BRIDGE

Sunday Tasmanian - Tassie Living - - PUZZLES - with DOU­GLAS NEW­LANDS

The Earl of Yar­bor­ough liked to make a bet with his whist-play­ing friends who com­plained that they al­ways held bad cards. The bet was sim­ply that if they bet one pound and their next hand had no card higher than a nine, he would pay them one thou­sand pounds. Since the ac­tual chance of be­ing dealt such a poor hand is 1 in 1828, the Earl was mak­ing an ex­cel­lent bet.

Back in the 1960s, an ac­quain­tance of mine, one John Kelk, picked up a hand in which the high­est card was an eight. He claimed that such hands should, there­after, be called a “Kelk”. Th­ese hands are ex­tremely rare oc­cur­ring once in ev­ery 16,960 hands but one ap­peared in a re­cent Mon­day night game. David Robin­son was prob­a­bly be­moan­ing his luck in hold­ing such a poor hand and not ex­pect­ing to play any ma­jor part in this hand. Imag­ine his sur­prise when he found him­self play­ing the hand af­ter his part­ner had opened 1NT!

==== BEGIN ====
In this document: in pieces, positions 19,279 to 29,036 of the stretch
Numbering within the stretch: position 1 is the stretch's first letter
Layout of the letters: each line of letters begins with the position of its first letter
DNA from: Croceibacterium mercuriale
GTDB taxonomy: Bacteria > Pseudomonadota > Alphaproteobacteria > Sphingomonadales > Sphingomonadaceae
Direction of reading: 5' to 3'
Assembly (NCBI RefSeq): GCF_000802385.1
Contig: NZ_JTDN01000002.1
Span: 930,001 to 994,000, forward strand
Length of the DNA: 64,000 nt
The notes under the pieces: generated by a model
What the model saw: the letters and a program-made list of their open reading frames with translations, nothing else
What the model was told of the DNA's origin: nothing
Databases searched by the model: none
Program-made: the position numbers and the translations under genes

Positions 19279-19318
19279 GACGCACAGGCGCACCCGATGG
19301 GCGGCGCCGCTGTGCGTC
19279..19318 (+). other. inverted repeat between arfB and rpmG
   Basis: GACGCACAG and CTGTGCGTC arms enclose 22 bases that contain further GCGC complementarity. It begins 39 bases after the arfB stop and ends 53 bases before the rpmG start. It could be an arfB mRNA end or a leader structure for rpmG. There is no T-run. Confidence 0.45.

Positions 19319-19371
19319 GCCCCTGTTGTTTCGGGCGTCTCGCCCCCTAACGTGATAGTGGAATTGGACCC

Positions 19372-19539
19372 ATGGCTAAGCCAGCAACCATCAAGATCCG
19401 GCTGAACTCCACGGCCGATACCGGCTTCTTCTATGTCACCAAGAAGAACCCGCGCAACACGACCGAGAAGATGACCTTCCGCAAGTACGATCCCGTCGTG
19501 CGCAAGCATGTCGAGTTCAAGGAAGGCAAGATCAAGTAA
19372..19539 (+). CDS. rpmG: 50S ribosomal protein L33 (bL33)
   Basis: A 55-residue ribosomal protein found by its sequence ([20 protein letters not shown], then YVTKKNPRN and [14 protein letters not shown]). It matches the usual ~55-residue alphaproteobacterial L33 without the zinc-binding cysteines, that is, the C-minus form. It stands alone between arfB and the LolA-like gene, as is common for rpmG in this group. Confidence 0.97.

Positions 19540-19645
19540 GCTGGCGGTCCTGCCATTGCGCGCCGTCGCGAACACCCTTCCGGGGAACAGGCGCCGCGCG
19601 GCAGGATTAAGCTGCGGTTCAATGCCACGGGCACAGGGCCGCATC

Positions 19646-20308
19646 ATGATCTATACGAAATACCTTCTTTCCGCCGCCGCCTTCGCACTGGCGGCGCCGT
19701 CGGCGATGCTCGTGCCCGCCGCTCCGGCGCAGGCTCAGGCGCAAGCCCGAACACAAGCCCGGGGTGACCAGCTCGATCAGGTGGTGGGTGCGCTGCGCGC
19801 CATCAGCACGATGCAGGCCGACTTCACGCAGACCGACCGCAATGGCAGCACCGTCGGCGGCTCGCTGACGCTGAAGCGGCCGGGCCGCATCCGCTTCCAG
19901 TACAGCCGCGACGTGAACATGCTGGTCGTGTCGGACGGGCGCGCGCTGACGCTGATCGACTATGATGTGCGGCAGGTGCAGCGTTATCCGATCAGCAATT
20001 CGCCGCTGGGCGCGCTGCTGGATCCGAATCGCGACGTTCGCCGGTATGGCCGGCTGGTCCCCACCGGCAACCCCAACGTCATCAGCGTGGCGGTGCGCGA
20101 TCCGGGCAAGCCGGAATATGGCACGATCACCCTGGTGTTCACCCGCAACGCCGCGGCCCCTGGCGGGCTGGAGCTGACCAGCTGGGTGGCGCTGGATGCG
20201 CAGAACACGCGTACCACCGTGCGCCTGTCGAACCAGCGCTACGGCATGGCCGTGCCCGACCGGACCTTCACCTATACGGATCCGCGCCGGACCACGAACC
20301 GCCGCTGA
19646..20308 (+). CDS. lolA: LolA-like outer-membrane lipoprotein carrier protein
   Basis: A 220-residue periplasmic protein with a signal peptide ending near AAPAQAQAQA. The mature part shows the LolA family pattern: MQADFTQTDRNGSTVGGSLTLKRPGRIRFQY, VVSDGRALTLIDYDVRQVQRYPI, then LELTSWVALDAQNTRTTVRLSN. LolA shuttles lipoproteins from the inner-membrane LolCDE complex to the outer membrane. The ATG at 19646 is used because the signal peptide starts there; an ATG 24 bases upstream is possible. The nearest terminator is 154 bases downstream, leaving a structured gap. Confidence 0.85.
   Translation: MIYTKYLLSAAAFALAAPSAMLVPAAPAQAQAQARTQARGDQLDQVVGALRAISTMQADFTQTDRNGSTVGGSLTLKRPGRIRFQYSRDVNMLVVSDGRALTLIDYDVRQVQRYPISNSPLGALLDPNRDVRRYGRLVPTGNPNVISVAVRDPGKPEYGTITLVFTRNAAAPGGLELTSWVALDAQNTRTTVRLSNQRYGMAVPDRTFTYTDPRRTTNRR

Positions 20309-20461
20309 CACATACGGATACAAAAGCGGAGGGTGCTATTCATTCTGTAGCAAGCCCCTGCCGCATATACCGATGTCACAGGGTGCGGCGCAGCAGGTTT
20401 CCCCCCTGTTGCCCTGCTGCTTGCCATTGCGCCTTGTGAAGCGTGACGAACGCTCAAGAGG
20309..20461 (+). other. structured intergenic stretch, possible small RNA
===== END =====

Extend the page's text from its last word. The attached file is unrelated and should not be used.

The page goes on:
The South hand is one of those hands which has no ideal bid. Hold­ing two suits, you would like to bid both, es­pe­cially since the sec­ond one is a ma­jor. On the other hand, bid­ding clubs and then two hearts would be a re­verse and there are not quite the val­ues for that. Cer­tainly part­ner might re­spond 1D or 1H but mine never seem to and even then you will have some ex­tra un­ex­pressed val­ues. Play­ing a strong NT, the South hand is in range and, if one of the small clubs were a spade, it would be ob­vi­ous to bid 1NT. There are risks but it is an­other way to con­sider bid­ding th­ese dif­fi­cult hands. When East pro­tected with 2S and South made a take- out dou­ble, North bid 3C and found him­self play­ing 4C. This con­tract made 7 tricks and might have made 8 but the match­point score was the same. The field was in 4 of a ma­jor with half mak­ing and half be­ing 2 down so this score was a mid­dle. West has a prob­lem in the auc­tion that they think they are mak­ing 2S or 3S and get­ting 4C down two will not be ad­e­quate com­pen­sa­tion so they should dou­ble 4C.

Newspapers in English

Newspapers from Australia

© PressReader. All rights reserved.